Monday, February 8, 2010

Women and Men Eating

Criminy, I hate lazy scientific conclusions. Researchers at McMaster University found that when college students eat together, women eating with men consume fewer calories than they do in the presence of only other women, whereas men's caloric intake remained unaffected.

The Guardian's take on this somewhat unsurprising finding is that women are choosing to eat less in the company of men in order to appear more sexually desirable. The study hints at that too, citing research about how minimal food intake is viewed as feminine, and the correlation between thinness and desirability. I'm not disputing those supportive theories wholesale, but I'm surprised at the lack of discussion and citations for other reasons that women might eat less in front of men.

Even though much of our focus on food is at face value--nutrients, taste--it will hardly surprise you to read that food has potent social value and can easily function as a stand-in for emotions or actions. Food means that you’re taking up space: your body, your plate, your palate, your scent. Food means that you are fulfilling your own needs, which pushes others out of the way for the time being. Food means sex, food means submission and rebellion and lust and awareness. And not all of those things are necessarily encouraged in women.

Women talk less in mixed groups--not because we don’t have anything to say to men, but because we're more self-conscious. While for some women this might lead to eating more (their mouths aren't otherwise occupied), for many, like me, a decreased caloric intake correlates to the same self-consciousness that silences us. Women's caloric intake went down with the number of men they was eating with, just as my voice tends to get smaller and smaller depending on the number of people around me who have rarely gotten the message that what they have to say might not be taken seriously.

When I was being treated for an eating disorder and was forced to examine what food really meant to me beyond calories and carbohydrates and fat grams and fat on my body, what I kept hearing from myself was: I don't have the right to eat. I repeatedly heard this in treatment from other patients too. Somewhere along the line, we had learned that food was something we had to earn--not something our bodies needed in order to function, or a pleasure that was ours to savor whenever we wished. But the thought of having the right to eat what I wanted because I am human had literally never occurred to me until I got help. I remember the first time I bought breakfast cereal (something I'd never managed to "earn") after entering treatment: I felt giddy, dizzy, teary, standing there in the grocery store aisle and realizing I could eat what I wanted. Something shifted--I could literally feel it in my gut, the sense of relief that came with letting go of the idea that every bite I ate was going not into only a caloric exchange, but a moral exchange. When I began to see that food was not punishment or reward for my earthly deeds or thoughts, I took a major step toward recovery.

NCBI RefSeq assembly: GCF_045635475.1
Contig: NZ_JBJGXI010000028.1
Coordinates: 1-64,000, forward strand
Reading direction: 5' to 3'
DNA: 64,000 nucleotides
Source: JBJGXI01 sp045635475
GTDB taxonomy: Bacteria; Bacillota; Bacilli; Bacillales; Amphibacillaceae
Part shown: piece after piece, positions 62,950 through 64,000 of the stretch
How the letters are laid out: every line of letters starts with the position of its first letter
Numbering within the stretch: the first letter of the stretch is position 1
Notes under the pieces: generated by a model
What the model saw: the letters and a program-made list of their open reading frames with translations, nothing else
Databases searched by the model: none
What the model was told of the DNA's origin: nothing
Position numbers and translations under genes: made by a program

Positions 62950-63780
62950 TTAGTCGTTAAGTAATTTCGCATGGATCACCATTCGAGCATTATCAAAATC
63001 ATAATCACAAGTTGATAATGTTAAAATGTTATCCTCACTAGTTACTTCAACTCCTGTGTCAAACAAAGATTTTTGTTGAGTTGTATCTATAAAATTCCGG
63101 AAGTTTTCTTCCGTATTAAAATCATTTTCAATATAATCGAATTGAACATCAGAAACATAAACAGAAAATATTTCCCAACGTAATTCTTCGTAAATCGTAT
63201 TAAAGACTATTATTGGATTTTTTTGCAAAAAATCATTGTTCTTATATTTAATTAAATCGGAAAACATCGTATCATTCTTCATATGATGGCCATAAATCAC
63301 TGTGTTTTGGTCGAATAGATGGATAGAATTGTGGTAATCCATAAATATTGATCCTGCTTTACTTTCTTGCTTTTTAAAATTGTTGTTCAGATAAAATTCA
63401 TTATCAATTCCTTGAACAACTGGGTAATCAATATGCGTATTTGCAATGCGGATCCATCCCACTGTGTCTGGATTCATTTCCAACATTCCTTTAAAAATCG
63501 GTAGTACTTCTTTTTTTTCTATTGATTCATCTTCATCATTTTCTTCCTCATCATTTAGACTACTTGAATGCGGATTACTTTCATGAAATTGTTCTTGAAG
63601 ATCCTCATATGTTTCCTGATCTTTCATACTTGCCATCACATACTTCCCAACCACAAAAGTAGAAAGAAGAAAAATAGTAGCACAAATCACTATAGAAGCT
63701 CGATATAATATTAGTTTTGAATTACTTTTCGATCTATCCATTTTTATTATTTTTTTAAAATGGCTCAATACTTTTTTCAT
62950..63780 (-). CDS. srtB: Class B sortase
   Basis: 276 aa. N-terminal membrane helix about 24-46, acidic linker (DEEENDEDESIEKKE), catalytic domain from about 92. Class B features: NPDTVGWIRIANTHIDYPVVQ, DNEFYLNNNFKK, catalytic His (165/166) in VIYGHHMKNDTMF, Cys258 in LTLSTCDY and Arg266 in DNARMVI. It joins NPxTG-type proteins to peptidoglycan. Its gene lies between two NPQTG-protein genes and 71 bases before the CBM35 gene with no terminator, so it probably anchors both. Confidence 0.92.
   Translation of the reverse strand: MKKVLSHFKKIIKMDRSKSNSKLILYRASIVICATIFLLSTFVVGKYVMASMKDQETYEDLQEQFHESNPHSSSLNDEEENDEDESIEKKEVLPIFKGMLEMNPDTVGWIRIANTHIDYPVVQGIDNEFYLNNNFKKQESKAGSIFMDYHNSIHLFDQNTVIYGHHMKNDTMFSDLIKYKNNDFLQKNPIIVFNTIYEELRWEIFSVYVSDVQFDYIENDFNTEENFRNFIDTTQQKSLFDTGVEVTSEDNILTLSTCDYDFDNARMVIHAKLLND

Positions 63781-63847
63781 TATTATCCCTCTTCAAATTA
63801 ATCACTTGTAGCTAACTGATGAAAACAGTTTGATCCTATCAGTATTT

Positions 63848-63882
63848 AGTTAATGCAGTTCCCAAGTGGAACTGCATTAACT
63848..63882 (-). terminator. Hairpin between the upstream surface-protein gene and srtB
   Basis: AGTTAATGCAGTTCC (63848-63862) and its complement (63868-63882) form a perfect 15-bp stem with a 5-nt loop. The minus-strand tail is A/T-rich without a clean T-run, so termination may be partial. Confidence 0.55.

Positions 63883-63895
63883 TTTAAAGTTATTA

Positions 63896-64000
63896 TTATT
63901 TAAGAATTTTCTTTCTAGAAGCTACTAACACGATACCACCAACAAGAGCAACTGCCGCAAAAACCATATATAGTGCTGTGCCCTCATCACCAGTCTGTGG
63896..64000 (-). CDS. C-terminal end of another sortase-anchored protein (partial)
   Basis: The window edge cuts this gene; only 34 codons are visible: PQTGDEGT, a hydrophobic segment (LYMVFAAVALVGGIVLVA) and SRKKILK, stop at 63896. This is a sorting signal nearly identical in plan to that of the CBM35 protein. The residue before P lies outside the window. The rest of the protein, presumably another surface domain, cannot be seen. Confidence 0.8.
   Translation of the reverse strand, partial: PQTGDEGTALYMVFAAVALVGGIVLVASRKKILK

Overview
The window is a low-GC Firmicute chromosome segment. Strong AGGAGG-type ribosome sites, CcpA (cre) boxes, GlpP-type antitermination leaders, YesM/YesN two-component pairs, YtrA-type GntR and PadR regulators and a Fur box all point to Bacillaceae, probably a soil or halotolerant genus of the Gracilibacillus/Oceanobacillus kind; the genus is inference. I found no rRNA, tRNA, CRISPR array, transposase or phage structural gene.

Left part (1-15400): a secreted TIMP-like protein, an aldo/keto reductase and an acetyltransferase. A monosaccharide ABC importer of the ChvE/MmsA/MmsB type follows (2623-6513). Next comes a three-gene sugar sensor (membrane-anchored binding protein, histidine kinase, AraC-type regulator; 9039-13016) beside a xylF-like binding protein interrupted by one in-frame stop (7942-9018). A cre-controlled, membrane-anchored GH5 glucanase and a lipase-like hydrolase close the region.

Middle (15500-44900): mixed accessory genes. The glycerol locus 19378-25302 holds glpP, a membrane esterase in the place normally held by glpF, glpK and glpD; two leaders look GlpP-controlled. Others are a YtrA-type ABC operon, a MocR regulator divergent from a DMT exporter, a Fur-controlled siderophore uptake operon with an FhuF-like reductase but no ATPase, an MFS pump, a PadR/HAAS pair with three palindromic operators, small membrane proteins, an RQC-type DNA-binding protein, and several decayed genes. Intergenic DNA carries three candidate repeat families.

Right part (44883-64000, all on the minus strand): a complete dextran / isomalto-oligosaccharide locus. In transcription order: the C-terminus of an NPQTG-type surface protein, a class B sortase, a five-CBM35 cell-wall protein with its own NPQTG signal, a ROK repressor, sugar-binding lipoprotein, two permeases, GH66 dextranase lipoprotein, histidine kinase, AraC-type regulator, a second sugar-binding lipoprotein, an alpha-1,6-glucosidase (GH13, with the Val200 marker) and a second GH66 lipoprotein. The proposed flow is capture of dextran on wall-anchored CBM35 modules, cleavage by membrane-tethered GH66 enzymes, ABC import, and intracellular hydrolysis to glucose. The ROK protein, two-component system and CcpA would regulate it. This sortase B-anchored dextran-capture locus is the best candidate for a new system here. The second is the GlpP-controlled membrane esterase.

Now, I had an eating disorder, so my feelings about the right to eat may have been more extreme than the average woman's. But I don't think it's a big leap to think that the women who were being observed were feeling something akin to what I was: That food was something you might not have full rights to, and in the company of people whom, rightly or not, we're told are somehow worth more than we are, you don't exercise your rights to the fullest extent. (The study cited research indicating that women may lift these self-imposed restrictions when they're with intimates, including husbands and partners--presumably, hopefully, the people that women do feel they're on equal footing with.) Also, it's hardly news that eating disorders are rampant; more than that, the overwhelming majority of women I know have some sort of disordered eating pattern going on. That includes imbuing food with values other than physiological need and pleasure…and it includes not eating normally in front of men.

I'm sure there are women who, consciously or not, restrict their intake in front of men in order to either appear or feel more desirable. But I'm guessing that it actually has more to do with feeling desirable (thin, virtuous) than actually appearing desirable: Call it the dietary arm of female chauvinist pigs syndrome. I know I'm not the only one who has eaten conspicuously non-diet food in order to impress a man (and the Times backs me up). Only the most Cathy-comic-strip-minded of women would ever consciously believe than a man would be turned off by her eating a hearty meal; every male-quote roundup about "what men REALLY love about women" inevitably mentions how hot it is when chicks eat steak.

It’s notable that men’s caloric intake was unaffected by either the number or sex of people they were eating with. It’s almost as though they feel they have the right to eat whatever they want. Imagine that.

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